Africa: Know Your Author – Frantz Fanon

This profile of Frantz Fanon just appeared in All Africa.

Please note below . . . as Peter Jordens indicates in his comment, All AFrica got this bio from The Herald (Zimbabwe), http://www.herald.co.zw, which in turn got it from the Internet Encyclopedia of Philosophy,http://www.iep.utm.edu/fanon. Such are the perils of internet cutting and pasting without attribution.

Frantz Fanon was born in the French colony of Martinique on July 20, 1925. His family occupied a social position in Martinican society that could reasonably qualify them as part of the black bourgeoisie. Frantz’s father, Casimir Fanon, was a customs inspector and his mother, Eléanore Médélice, owned a hardware store in downtown Fort-de-France, the capital of Martinique.

Members of this social stratum tended to strive for assimilation and identification, with white French culture. Fanon was raised in this environment, learning France’s history as his own, until his high school years when he first encountered the philosophy of negritude, taught to him by Aimé Césaire, Martinique’s other renowned critic of European colonisation.

Politicised and torn between the assimilationism of Martinique’s middle class and the preoccupation with racial identity that negritude promotes, Fanon left the colony in 1943, at the age of 18, to fight with the Free French forces in the waning days of World War II.

After the war, he stayed in France to study psychiatry and medicine at university in Lyons. Here, he encountered bafflingly simplistic anti-black racism -so different from the complex, class-permeated distinctions of shades of lightness and darkness one finds in the Caribbean – which would so enraged him that he was inspired to write “An Essay for the Disalienation of Blacks,” the piece of writing that would eventually become Peau Noire, Masques Blancs (Black Skin, White Masks) in 1952.

It was here too that he began to explore the Marxist and existentialist ideas that would inform the radical departure from the assimilation-negritude dichotomy that Peau Noire’s anti-racist humanism inaugurates.

Although he briefly returned to the Caribbean after he finished his studies, he no longer felt at home there and in 1953, after a stint in Paris, he accepted a position as chef de service (chief of staff) for the psychiatric ward of the Blida-Joinville hospital in Algeria.

The following year marked the eruption of the Algerian war of independence against France, an uprising directed by the Front de Libération Nationale (FLN) and brutally repressed by French armed forces.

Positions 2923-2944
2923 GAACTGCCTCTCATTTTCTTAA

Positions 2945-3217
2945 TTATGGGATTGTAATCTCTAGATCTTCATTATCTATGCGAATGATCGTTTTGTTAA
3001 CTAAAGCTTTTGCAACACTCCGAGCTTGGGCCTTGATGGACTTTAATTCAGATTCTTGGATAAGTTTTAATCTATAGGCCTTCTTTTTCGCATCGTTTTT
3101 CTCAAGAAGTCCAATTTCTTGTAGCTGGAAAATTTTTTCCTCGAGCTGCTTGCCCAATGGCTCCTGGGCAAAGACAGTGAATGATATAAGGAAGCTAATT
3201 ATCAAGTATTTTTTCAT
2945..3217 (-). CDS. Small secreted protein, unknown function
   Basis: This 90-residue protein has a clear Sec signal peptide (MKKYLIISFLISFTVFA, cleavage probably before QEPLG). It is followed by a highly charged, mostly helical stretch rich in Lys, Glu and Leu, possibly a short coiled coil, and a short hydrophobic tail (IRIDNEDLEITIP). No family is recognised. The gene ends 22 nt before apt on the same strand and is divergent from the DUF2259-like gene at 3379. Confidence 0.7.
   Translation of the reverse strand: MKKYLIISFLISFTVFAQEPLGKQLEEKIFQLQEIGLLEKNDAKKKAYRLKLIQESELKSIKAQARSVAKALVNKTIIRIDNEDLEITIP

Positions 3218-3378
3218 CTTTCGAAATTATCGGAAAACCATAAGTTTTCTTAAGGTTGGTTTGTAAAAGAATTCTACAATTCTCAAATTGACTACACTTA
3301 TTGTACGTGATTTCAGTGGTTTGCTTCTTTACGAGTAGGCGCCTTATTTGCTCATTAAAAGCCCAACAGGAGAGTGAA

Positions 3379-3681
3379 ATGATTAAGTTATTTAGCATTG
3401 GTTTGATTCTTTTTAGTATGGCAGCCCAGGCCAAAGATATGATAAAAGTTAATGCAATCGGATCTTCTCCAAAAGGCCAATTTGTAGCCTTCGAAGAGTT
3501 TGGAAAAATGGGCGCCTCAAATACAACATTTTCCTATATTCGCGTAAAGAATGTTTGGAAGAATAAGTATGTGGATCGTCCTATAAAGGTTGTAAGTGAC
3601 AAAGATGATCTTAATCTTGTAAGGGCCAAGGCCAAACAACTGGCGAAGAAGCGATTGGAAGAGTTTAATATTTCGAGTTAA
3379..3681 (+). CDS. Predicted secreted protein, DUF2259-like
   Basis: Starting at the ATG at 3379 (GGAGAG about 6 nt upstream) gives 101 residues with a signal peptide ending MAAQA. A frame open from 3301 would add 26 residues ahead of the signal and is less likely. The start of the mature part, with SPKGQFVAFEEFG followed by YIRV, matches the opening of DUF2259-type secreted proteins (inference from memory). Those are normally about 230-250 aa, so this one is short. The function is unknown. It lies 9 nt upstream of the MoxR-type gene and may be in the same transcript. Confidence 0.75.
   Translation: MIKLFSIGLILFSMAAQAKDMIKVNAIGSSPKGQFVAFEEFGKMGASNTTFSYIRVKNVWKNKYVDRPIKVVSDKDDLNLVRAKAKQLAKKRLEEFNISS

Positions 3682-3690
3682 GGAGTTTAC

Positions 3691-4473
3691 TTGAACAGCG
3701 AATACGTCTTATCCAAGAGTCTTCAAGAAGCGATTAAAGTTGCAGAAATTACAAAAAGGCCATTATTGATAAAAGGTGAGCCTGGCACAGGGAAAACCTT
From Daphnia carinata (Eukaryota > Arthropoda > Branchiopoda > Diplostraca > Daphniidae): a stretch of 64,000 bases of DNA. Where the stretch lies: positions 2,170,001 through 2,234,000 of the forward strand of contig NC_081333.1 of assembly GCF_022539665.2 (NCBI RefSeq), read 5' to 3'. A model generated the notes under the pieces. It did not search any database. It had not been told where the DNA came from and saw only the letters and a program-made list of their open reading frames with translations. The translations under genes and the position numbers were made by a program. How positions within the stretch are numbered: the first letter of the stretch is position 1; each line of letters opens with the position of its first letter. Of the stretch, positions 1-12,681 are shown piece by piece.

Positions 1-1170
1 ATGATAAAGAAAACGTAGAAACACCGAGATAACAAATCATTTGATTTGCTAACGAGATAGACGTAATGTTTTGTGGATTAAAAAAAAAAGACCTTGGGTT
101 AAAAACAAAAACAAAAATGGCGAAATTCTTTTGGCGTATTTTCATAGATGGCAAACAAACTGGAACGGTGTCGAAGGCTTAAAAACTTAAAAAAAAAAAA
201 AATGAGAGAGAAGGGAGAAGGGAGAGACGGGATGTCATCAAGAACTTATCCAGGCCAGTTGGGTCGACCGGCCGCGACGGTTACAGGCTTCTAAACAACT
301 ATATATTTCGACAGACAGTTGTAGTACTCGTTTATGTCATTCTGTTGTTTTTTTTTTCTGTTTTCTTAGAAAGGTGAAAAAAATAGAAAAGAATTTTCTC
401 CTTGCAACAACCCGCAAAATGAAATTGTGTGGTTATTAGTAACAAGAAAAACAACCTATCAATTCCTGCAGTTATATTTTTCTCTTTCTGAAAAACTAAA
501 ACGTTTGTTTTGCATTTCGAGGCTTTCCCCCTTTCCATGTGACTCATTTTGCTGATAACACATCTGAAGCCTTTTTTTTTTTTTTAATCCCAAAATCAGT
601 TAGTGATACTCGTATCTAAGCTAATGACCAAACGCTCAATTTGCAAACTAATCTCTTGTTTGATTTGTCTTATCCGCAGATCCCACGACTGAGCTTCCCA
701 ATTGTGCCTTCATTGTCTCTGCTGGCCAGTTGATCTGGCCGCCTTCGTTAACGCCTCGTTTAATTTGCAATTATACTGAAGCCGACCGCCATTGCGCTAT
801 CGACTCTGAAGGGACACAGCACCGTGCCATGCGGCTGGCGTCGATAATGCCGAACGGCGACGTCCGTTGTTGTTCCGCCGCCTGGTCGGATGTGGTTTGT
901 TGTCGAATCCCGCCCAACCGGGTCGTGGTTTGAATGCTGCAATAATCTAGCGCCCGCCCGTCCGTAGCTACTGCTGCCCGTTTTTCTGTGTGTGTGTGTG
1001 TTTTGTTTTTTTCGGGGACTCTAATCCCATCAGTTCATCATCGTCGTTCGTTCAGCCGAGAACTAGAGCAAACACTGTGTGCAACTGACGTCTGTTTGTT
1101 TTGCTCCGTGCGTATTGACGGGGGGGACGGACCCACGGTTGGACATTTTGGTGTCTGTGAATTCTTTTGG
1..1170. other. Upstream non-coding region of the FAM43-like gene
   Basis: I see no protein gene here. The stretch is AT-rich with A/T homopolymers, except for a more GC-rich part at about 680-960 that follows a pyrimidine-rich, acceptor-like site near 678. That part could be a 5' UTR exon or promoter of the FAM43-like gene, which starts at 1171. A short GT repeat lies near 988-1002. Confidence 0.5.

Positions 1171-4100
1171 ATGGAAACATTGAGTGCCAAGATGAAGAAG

Working in a French hospital, Fanon was increasingly responsible for treating both the psychological distress of the soldiers and officers of the French army who carried out torture in order to suppress anti-colonial resistance and the trauma suffered by the Algerian torture victims.

Already alienated by the homogenising effects of French imperialism, by 1956 Fanon realised he could not continue to aid French efforts to put down a decolonisation movement that commanded his political loyalties, and he resigned his position at the hospital.

Once he was no longer officially working for the French government in Algeria, Fanon was free to devote himself to the cause of Algerian independence. During this period, he was based primarily in Tunisia where he trained nurses for the FLN, edited its newspaper el Moujahid, and contributed articles about the movement to sympathetic publications, including Presence Africaine and Jean-Paul Sartre’s journal Les Temps Modernes.

Some of Fanon’s writings from this period were published posthumously in 1964 as Pour la Révolution Africaine (Toward the African Revolution).

In 1959 Fanon published a series of essays, L’An Cinq, de la Révolution Algérienne, (The Year of the Algerian Revolution) which detail how the oppressed natives of Algeria organised themselves into a revolutionary fighting force.

That same year, he took up a diplomatic post in the provisional Algerian government, ambassador to Ghana and used the influence of this position to help open up supply routes for the Algerian army. It was in Ghana that Fanon was diagnosed with the leukaemia that would be his cause of death.

Despite his rapidly failing health, Fanon spent 10 months of his last year of life writing the book for which he would be most remembered, Les Damnés de la Terre (The Wretched of the Earth), an indictment of the violence and savagery of colonialism which he ends with a passionate call for a new history of humanity to be initiated by a decolonised Third World.

In October 1961, Fanon was brought to the United States by a CIA agent so that he could receive treatment at a National Institutes of Health facility in Bethesda, Maryland.

He died two months later, on December 6, 1961, reportedly still preoccupied with the cause of liberty and justice for the peoples of the Third World.

At the request of the FLN, his body was returned to Tunisia, where it was subsequently transported across the border and buried in the soil of the Algerian nation for which he fought so single-mindedly during the last five years of his life.

Fort he original report go to Fort he original report go to http://allafrica.com/stories/201209170754.html

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